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Title: 2-ethylanthraquinone  
Author: World Heritage Encyclopedia
Language: English
Subject: Hydrogen peroxide
Publisher: World Heritage Encyclopedia


CAS number 84-51-5 YesY
ChemSpider 6514 YesY
EC number 201-535-4
Jmol-3D images Image 1
Molecular formula C16H12O2
Molar mass 236.27 g/mol
Appearance white to yellowish crystals or powder
Density 1.231g/cm3
Melting point

105 °C, 378 K, 221 °F

Boiling point

415.4 @ 760mmHg

S-phrases S24 S25
Flash point 155.4 °C,
 YesY (verify) (what is: YesY/N?)
Except where noted otherwise, data are given for materials in their standard state (at 25 °C, 100 kPa)
Infobox references

2-Ethylanthraquinone also called2-Ethyl-9,10-anthraquinone is an aromatic organic compound with the formula C16H12O2. The slightly yellow powder is used in the production of hydrogen peroxide (H2O2).


2-Ethylanthraquinone is prepared from the reaction of phthalic anhydride and ethylbenzene: C6H4(CO)2O + C6H5CH2CH3 → C6H4C2O2C6H3C2H5 + H2O. Both phthalic anhydride and ethylbenzene are readily available but are mainly used in the large-scale production of plastics.


Hydrogen peroxide is produced industrially by the anthraquinone process which involves using 2-alkyl-9,10-anthraquinones for hydrogenation. Many derivatives of anthraquinone are used but 2-Ethylanthraquinone is common because of its high selectivity. The hydrogenation of the unsubsituted ring can reach 90% selectivity by using 2-ethylanthraquinone. Hydrogenation follows the Riedl-Pfleiderer, or autoxidation, process:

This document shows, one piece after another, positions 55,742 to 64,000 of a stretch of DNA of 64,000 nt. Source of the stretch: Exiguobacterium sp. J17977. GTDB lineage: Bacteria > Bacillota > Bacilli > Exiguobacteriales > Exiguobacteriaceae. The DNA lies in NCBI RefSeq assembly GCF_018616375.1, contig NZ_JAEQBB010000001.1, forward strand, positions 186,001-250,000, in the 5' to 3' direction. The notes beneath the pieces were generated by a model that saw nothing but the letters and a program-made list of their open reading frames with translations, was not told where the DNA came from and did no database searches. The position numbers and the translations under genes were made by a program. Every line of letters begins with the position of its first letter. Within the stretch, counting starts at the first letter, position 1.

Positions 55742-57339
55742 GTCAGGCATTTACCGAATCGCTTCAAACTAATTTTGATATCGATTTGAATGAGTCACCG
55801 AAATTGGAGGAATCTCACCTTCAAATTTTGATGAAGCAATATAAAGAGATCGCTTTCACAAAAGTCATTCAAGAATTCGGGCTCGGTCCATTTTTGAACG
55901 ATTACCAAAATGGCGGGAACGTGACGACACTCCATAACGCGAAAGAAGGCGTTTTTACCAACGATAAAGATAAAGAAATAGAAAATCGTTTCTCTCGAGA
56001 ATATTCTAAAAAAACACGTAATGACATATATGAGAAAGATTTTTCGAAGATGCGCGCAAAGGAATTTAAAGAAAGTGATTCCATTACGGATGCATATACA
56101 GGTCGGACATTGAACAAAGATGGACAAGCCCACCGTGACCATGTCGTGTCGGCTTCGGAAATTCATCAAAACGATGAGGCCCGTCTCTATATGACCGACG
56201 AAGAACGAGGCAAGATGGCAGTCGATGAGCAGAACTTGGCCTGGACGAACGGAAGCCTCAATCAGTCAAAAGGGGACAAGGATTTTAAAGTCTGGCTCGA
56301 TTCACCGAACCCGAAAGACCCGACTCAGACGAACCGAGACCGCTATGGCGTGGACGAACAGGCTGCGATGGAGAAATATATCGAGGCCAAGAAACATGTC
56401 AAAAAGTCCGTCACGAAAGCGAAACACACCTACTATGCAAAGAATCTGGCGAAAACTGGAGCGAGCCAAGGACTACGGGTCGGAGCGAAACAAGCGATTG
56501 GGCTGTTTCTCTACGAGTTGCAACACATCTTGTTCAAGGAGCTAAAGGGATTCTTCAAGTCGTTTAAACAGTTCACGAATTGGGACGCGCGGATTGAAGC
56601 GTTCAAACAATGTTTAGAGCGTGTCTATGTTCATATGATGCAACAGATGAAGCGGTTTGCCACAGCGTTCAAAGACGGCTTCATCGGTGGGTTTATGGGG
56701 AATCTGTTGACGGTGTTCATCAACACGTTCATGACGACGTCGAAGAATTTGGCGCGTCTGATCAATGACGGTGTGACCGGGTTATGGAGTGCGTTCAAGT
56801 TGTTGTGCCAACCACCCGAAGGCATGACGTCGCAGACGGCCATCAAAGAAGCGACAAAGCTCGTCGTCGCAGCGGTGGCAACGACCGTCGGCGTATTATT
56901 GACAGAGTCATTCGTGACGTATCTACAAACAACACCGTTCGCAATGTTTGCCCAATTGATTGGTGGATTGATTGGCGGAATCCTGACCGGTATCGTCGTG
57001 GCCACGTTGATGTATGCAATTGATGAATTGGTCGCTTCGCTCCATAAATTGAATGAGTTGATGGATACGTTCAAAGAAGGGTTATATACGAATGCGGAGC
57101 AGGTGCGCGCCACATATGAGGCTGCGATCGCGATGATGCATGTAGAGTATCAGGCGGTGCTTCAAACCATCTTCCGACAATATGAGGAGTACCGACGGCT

The hydrogenation of 2-ethylanthrahydroquinone is catalyzed by palladium metal. During hydrogenation both 2-ethylanthrahydroquinone and tetrahydroanthraquinone are produced. The tetrahydro derivative of 2-alkylanthraquinone is easily hyrdrogenated but is more difficult to oxidize. This has led to a split in production methods, with current research focusing on the effectiveness of the tetrahydro system. The formation of the tetrahyrdo derivative can be suppressed through use of special catalysts, solvents, and conditions. A working solution must be able to keep the 2-ethylanthraquinone dissolved in the hyrdrogenation, oxidation, and extraction steps. Since hydroquinones dissolve better in polar solvents, and quinones dissolve better in aromatic nonpolar solvents, a solvent mixture must be used. Some suggested mixtures are polyalkylated benzenes and alkyl phosphates or tetraalkyl ureas, trimethylbenzenes and alkylcyclohexanol esters, and methylnaphthalene and nonyl alcohols.


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